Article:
Most of us know both from working with patients and from personal experience that lifestyle changes are difficult to make. Making small sequential improvements is easier and more practical than jumping into a totally different lifestyle. Fortunately, the research suggests that even adopting some positive behavior changes cuts an individual’s risk significantly. For example, according to one recent study on those with pre-diabetes in reference to physical activity, "…breaking up sedentary time (such as screen time) further decreases the risk of pre-diabetes being converted to diabetes." Obviously the more positive changes one can make in both nutrition and activity level the better, and the effect is compounded. According to an editorial abstract reporting The Nutrition Society Spring Conference 2017, "The overall conclusion from the meeting was that the interaction between diet and physical activity confers greater benefits to human health and performance than either component alone."

Given the serious personal suffering and incalculable financial burden of poor nutrition and insufficient physical activity to our patients and to our healthcare system, one would expect these lifestyle habits to be extremely high on the list of priorities to be addressed by everyone on the care team. However, there appears to be a disconnect in prioritizing and emphasizing these lifestyle changes. We must at this point examine why. Maybe the healthcare team feels chronically ill patients are too sick to be helped by lifestyle changes or that changes would be too difficult. This is poor reasoning and makes little sense in light of evidence that the body needs nutrition and activity to live. Perhaps there is a lack of confidence and competence to provide correct guidance, or perhaps for some, the importance of these habits was heretofore unknown. I believe a lack of confidence in the ability to identify and teach these topics is a main reason they are not tackled and emphasized. This an understandable consequence of not receiving proper education and of this topic being a relatively new one with a new scientific knowledge base. The American Journal of Clinical Nutrition published an article in 2014 stating, "Most healthcare professionals are not adequately trained to address diet and nutrition-related issues with their patients, thus missing important opportunities to ameliorate chronic diseases and improve outcomes in acute illness."1 The article, to some degree, justifies our knowledge deficit indicating that not only is nutrition not emphasized during training of healthcare professionals, but verifies that nutrition has been changing rapidly, and until recently, not much knowledge existed that was evidence-based. To compound the issue, the population has a severe knowledge deficit too. If healthcare professionals are not teaching about nutrition and physical activity, it is not surprising the population is uninformed. For example, the link between obesity and cancer already discussed above is unknown to half the population. AICR estimated "…unfortunately, only 50% of Americans are aware that obesity promotes cancer growth, so there is an important educational issue to combat…"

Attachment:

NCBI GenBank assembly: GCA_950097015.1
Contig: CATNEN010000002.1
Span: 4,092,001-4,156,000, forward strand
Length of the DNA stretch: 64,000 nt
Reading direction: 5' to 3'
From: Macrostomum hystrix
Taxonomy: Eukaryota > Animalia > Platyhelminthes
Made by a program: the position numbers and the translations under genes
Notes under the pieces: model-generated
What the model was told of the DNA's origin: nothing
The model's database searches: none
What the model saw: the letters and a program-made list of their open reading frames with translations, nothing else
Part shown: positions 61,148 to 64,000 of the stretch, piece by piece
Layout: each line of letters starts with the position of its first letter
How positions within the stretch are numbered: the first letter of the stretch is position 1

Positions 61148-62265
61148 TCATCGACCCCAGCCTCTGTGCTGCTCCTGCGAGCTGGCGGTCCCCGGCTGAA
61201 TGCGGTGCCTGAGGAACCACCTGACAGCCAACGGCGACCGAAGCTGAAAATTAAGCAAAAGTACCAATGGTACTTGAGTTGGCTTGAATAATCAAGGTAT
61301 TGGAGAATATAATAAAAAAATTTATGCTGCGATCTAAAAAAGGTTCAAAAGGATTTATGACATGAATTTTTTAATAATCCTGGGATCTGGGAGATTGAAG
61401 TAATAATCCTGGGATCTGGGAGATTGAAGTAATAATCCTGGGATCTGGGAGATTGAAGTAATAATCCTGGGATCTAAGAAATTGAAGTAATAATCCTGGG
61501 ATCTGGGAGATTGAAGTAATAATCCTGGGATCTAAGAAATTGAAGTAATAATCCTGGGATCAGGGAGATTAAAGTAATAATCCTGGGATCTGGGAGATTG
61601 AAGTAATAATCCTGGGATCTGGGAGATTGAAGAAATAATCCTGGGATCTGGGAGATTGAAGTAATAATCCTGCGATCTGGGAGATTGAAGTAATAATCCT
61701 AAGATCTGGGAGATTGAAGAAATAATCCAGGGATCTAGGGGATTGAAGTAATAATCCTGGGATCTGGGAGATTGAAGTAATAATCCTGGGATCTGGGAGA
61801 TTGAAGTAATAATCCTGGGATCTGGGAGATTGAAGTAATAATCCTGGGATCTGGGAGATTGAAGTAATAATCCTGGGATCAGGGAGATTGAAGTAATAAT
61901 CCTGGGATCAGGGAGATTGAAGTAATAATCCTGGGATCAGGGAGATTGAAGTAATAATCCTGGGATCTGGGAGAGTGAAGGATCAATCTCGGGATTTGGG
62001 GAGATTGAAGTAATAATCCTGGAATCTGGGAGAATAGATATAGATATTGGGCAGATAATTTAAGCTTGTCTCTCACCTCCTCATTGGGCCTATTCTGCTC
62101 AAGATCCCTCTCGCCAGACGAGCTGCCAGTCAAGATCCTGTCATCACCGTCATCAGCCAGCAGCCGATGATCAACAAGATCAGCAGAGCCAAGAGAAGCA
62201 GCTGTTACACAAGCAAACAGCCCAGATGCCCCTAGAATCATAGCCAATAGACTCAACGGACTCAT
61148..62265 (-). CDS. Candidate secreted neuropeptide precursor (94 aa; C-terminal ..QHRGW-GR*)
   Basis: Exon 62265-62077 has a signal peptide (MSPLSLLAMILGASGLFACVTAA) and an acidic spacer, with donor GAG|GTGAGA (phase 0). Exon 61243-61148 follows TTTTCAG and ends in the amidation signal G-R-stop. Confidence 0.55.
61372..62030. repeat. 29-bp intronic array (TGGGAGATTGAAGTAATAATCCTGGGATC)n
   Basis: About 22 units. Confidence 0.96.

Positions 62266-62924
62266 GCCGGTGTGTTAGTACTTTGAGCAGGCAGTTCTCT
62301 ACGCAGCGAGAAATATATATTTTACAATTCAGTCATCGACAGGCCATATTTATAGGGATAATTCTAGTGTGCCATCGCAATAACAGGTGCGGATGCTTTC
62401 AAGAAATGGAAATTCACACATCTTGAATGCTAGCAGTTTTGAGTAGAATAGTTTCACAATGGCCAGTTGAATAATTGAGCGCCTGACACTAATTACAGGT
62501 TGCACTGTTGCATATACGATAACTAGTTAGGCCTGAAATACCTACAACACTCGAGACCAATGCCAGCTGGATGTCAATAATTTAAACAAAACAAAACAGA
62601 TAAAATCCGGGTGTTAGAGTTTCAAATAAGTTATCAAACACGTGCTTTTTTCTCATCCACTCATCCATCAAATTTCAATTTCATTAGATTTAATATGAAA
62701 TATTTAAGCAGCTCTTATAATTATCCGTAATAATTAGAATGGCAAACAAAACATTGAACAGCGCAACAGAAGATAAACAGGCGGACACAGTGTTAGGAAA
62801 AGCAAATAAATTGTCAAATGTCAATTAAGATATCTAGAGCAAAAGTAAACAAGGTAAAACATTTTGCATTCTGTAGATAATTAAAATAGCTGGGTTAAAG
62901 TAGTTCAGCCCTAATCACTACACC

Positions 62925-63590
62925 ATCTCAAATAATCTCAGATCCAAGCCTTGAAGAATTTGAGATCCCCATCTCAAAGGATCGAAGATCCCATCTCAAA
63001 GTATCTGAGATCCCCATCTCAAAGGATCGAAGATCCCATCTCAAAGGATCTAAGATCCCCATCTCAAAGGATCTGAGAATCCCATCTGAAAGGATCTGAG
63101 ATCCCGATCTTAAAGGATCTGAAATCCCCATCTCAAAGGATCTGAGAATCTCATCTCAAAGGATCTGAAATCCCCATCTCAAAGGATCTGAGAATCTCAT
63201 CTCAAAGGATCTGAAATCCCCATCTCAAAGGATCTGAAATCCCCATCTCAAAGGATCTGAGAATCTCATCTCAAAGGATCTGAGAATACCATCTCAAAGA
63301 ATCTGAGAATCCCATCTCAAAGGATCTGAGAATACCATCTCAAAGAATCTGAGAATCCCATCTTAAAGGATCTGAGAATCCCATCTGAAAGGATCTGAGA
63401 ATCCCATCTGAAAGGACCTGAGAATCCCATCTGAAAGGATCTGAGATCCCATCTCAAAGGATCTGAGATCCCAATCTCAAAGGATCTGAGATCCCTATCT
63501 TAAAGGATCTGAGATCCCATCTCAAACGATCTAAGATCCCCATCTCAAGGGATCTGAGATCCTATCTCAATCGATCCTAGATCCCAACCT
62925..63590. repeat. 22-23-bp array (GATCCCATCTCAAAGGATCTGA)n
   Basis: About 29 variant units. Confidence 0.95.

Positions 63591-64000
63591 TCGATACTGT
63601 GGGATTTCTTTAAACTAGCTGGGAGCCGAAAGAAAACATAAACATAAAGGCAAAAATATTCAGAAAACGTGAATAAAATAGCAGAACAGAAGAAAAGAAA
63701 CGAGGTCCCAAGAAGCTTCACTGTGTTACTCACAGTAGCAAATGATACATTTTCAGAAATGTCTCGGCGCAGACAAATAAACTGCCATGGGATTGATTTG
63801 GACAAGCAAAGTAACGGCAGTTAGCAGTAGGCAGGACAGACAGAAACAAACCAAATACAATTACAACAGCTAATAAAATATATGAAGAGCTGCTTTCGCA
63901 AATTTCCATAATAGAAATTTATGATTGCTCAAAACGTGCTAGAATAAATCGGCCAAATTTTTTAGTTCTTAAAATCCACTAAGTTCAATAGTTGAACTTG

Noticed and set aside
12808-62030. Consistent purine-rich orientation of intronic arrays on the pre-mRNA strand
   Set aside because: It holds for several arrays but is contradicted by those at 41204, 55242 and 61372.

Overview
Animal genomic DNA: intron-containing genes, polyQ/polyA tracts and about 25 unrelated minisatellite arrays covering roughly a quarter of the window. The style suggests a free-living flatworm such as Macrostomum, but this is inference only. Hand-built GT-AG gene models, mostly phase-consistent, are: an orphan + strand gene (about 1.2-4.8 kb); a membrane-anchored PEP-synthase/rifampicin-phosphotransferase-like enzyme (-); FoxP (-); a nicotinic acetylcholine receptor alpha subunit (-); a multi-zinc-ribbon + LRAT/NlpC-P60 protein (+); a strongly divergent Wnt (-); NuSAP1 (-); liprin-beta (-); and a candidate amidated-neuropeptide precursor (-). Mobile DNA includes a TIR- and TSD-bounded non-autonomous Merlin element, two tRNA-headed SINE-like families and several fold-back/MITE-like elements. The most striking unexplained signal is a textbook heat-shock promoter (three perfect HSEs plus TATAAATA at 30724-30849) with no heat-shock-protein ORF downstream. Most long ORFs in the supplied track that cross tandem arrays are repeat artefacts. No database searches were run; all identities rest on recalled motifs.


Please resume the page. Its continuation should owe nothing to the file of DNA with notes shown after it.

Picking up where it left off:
Case managers, we are part of the solution to the ignorance of the population regarding the importance of nutrition and physical activity. These habits can be health-changing, life-saving treatments about which patients should receive education. They deserve the most up-to-date validated research regarding nutrition and physical activity as they choose options. Poor nutrition and a sedentary activity level will limit health and healing progress even if patients follow their prescribed medication regimen, even if they keep timely appointments with providers, even if they have social determinants of health needs met and even if they possess other disease understanding and self-management skills. Though these are good and necessary topics on which to also spend time with the patients, none can overcome poor nutrition and a sedentary lifestyle. On the other hand, in the long term, given change + time, nutrition and activity may indeed be able to eliminate the need for some medications and treatments.